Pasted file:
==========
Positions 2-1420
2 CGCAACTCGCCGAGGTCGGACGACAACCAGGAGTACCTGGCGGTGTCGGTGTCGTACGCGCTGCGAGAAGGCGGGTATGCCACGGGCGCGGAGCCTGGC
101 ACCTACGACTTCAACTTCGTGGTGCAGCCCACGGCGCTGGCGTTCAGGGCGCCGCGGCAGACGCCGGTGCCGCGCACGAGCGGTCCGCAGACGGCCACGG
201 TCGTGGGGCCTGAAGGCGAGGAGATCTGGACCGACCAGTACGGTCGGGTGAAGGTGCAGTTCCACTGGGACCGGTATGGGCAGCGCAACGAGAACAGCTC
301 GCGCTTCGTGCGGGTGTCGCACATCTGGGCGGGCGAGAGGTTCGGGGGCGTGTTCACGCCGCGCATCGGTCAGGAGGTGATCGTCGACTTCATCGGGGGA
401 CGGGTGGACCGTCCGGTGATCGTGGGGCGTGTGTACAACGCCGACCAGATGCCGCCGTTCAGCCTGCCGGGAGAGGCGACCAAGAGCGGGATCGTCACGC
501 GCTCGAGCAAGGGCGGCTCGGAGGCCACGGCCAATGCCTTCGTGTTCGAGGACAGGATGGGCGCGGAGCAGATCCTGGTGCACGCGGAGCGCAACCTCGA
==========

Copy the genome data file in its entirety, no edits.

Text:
Positions 2-1420
2 CGCAACTCGCCGAGGTCGGACGACAACCAGGAGTACCTGGCGGTGTCGGTGTCGTACGCGCTGCGAGAAGGCGGGTATGCCACGGGCGCGGAGCCTGGC
101 ACCTACGACTTCAACTTCGTGGTGCAGCCCACGGCGCTGGCGTTCAGGGCGCCGCGGCAGACGCCGGTGCCGCGCACGAGCGGTCCGCAGACGGCCACGG
201 TCGTGGGGCCTGAAGGCGAGGAGATCTGGACCGACCAGTACGGTCGGGTGAAGGTGCAGTTCCACTGGGACCGGTATGGGCAGCGCAACGAGAACAGCTC
301 GCGCTTCGTGCGGGTGTCGCACATCTGGGCGGGCGAGAGGTTCGGGGGCGTGTTCACGCCGCGCATCGGTCAGGAGGTGATCGTCGACTTCATCGGGGGA
401 CGGGTGGACCGTCCGGTGATCGTGGGGCGTGTGTACAACGCCGACCAGATGCCGCCGTTCAGCCTGCCGGGAGAGGCGACCAAGAGCGGGATCGTCACGC
501 GCTCGAGCAAGGGCGGCTCGGAGGCCACGGCCAATGCCTTCGTGTTCGAGGACAGGATGGGCGCGGAGCAGATCCTGGTGCACGCGGAGCGCAACCTCGA